Volunteers Eat Mealworms for Three Months to Simulate Space Travel
Three brave volunteers emerged a few days ago from a three-month-long hibernation in the 160-squared-meter 'Moon Palace 1,' an indoor capsule at the Beijing University of Astronautics and Aeronautics used for testing self-sustaining methods of survival for astronauts in space. These volunteers (one man and two women) were participating in a study to find the best nutrition-raising techniques during long expeditions into space.
They spent three months growing and harvesting little crops and grains, feeding their leftovers to a small farm of mealworms. But the mealworms served a greater purpose than just a garbage disposal system. These mealworms provided these three testers with a very healthy dose of protein in their diets. The cooked and ate many of these mealworms a day without worrying about depleting the source, since mealworms propagate very quickly.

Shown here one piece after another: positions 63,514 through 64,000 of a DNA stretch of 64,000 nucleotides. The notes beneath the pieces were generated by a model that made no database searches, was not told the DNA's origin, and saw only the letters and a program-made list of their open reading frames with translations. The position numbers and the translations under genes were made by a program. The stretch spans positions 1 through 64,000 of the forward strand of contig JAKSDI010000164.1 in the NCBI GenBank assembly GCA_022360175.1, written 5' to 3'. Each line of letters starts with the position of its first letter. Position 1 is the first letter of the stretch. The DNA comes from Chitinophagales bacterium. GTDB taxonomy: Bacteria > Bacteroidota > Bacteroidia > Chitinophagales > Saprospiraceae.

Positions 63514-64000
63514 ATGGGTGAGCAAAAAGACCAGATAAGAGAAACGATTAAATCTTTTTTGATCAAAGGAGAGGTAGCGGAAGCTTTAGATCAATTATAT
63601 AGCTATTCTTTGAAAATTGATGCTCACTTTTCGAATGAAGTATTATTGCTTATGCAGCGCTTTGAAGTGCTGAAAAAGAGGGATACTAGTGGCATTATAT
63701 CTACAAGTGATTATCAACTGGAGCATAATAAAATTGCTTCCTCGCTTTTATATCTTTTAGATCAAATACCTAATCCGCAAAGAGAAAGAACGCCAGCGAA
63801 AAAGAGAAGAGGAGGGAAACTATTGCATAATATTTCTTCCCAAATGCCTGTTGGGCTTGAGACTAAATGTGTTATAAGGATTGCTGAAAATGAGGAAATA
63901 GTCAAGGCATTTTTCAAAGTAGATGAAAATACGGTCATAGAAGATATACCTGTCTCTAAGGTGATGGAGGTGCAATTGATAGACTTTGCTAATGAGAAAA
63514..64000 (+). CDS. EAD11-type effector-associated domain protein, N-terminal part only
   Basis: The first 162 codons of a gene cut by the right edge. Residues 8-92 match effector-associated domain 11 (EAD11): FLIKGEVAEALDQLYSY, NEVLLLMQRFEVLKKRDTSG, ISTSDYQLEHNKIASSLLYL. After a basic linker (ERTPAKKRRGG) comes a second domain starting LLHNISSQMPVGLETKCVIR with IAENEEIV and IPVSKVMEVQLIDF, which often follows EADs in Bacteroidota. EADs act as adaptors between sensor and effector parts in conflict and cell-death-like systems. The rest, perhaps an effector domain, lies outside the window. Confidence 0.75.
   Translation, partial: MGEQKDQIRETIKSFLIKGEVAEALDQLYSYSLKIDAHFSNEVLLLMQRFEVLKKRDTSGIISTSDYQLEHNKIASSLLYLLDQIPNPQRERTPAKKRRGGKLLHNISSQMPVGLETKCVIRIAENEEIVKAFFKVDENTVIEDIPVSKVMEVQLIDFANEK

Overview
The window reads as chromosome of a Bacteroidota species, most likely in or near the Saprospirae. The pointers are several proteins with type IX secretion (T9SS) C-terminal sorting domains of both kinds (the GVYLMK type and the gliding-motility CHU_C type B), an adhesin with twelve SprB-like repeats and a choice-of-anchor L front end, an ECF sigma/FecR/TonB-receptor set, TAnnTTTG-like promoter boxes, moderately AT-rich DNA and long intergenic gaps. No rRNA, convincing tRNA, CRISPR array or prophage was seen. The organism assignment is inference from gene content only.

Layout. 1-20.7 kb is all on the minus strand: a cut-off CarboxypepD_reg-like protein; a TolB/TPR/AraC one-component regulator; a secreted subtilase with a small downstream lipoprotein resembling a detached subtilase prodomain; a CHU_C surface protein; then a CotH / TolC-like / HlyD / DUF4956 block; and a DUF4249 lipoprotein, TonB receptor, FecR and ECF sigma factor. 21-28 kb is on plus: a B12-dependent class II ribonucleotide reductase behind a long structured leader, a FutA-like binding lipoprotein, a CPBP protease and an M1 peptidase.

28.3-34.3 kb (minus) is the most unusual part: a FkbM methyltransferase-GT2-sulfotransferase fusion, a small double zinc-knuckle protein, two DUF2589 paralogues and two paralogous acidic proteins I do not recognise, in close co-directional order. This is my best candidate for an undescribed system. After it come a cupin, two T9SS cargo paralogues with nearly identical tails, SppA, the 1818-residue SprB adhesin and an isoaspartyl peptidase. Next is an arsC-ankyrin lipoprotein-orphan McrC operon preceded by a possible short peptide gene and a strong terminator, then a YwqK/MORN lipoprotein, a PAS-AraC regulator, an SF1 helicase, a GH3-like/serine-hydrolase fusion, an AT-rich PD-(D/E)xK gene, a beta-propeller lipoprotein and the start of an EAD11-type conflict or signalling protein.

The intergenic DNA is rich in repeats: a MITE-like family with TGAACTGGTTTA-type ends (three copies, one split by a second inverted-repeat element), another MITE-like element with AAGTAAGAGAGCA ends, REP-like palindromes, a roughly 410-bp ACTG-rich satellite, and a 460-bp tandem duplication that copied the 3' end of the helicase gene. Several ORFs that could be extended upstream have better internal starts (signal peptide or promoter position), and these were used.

The results of their testing aboard the Moon Palace have yet to be released, but we have every reason to believe that their system worked well for them. According to Liu, the leader of the study, they emerged from the Moon Palace "healthy and happy." Although eating mealworms is still an alien and even disturbing concept to many, the nutritional benefits of mealworms are widely accepted. Made up of almost 80 percent protein, and less that 6 percent fat, mealworms are extremely healthy.
Mealworms just might become the health food of the future! Think about that the next time you see one crawling around!